Garda injured after asylum-seeker pulled him down aircraft steps receives €88,000 in damages

Garda Injured After Asylum-Seeker Pulled Him Down Aircraft Steps Receives €88,000 In Damages Garda Injured After Asylum-Seeker Pulled Him Down Aircraft Steps Receives €88,000 In Damages
Sergeant Michael Griffin was assaulted at Dublin Airport by a man who had travelled to Ireland on a stolen passport, the High Court was told. Photo: PA Images
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Ray Managh

A garda sergeant who was injured when he was pulled down the steps of an aircraft at Dublin Airport by a man seeking asylum has been awarded just under €88,000 damages.

Sergeant Michael Griffin told a Garda Compensation hearing in the High Court that in April 2010, when he was the head of an immigration unit, he noticed a man who failed to join any of the immigration queues at the airport.

When the man was spoken to, he said his documentation was still on the aircraft.

“I accompanied him back to the air bridge of the aircraft from which he had disembarked and he dropped what appeared to be a passport,” Sgt Griffin said.

“I had just picked it up when I was set upon and pulled down the metal steps, striking my back and right arm and shoulder.”


Barrister Esther Earley, counsel for Sgt Griffin, of Willsbrook Road, Lucan, Co Dublin, told Judge Reynolds that almost 13 years after the incident Sgt Griffin could not engage in heavy lifting and frequently wakes at night due to ongoing pain in his shoulder.

Ms Earley, who appeared with Keira O’Reilly of Keans Solicitors, said the assailant was later charged with assault and was been sentenced to six months in prison.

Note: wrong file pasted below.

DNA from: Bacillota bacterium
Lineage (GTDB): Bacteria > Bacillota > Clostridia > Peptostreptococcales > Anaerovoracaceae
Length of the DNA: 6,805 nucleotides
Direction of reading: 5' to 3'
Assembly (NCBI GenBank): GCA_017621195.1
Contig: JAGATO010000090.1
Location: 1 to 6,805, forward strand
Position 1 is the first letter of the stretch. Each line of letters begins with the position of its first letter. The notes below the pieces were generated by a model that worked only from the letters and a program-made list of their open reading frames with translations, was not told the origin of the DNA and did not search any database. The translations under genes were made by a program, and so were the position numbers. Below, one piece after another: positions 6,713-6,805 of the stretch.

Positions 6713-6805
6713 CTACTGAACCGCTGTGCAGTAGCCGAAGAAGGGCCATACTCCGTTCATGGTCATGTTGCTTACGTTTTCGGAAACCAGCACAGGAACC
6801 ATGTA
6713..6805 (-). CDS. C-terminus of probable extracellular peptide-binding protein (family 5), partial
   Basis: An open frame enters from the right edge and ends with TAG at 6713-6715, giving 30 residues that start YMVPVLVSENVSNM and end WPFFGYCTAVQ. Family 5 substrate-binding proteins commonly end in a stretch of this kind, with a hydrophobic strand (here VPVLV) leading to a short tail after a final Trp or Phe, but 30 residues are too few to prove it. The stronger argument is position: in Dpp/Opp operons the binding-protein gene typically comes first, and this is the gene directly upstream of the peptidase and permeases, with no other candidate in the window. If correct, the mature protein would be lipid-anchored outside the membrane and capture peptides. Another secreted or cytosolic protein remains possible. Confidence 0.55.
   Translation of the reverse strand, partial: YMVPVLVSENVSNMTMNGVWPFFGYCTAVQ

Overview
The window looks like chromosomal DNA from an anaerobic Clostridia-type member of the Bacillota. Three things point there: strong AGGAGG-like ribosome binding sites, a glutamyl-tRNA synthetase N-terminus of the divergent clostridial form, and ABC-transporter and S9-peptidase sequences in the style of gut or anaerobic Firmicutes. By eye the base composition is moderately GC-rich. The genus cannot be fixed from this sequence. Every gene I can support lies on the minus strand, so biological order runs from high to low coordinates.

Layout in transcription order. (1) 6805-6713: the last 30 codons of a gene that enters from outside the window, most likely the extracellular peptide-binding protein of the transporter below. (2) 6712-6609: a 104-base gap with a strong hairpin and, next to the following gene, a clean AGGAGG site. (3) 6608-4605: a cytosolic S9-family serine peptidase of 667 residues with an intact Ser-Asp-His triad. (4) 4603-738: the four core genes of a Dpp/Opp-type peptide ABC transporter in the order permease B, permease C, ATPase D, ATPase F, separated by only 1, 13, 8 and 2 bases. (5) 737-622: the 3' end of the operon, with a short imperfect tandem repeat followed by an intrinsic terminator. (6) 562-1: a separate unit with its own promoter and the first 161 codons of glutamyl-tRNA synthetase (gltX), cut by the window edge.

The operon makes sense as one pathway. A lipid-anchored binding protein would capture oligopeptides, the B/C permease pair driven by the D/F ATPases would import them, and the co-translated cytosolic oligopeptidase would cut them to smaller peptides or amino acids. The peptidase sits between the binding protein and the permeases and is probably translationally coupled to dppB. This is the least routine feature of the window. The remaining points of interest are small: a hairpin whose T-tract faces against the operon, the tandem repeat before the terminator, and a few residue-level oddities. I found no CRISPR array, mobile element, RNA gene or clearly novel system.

She said Sgt Griffin, who has since taken up administrative duties, was assisted in restraining the man by members of the US Border Patrol.

Stolen passport

Ms Earley said the man who attacked Sgt Griffin, now 49, had travelled to Ireland on a stolen passport which had fallen from his pocket as he was accompanied back to the aircraft.

“He attacked Sgt Griffin very severely and knocked him backwards on the steps causing him significant injuries to his back, right arm and right shoulder,” she said.

She told Judge Reynolds that the most significant injury was a tear to the tendons in Sgt Griffin’s right shoulder which had failed to recover despite injections and surgeries followed by physiotherapy.

In the end, Ms Earley said, Sgt Griffin decided to suffer the pain and get on with his career and his life, returning to office administrative work and never returning to front line duties.

Ms Justice Leoni Reynolds said Sgt Griffin, who at the time had children of a young age, had suffered a very nasty assault and had suffered a number of setbacks during his treatment. He was required to engage in an ongoing extended exercise programme, the court heard.

The judge awarded him €55,000 for pain and distress to date and a further €20,000 for pain and suffering into the future, as well as €12,951 in special damages, bringing the total award to €87,951 plus his costs.

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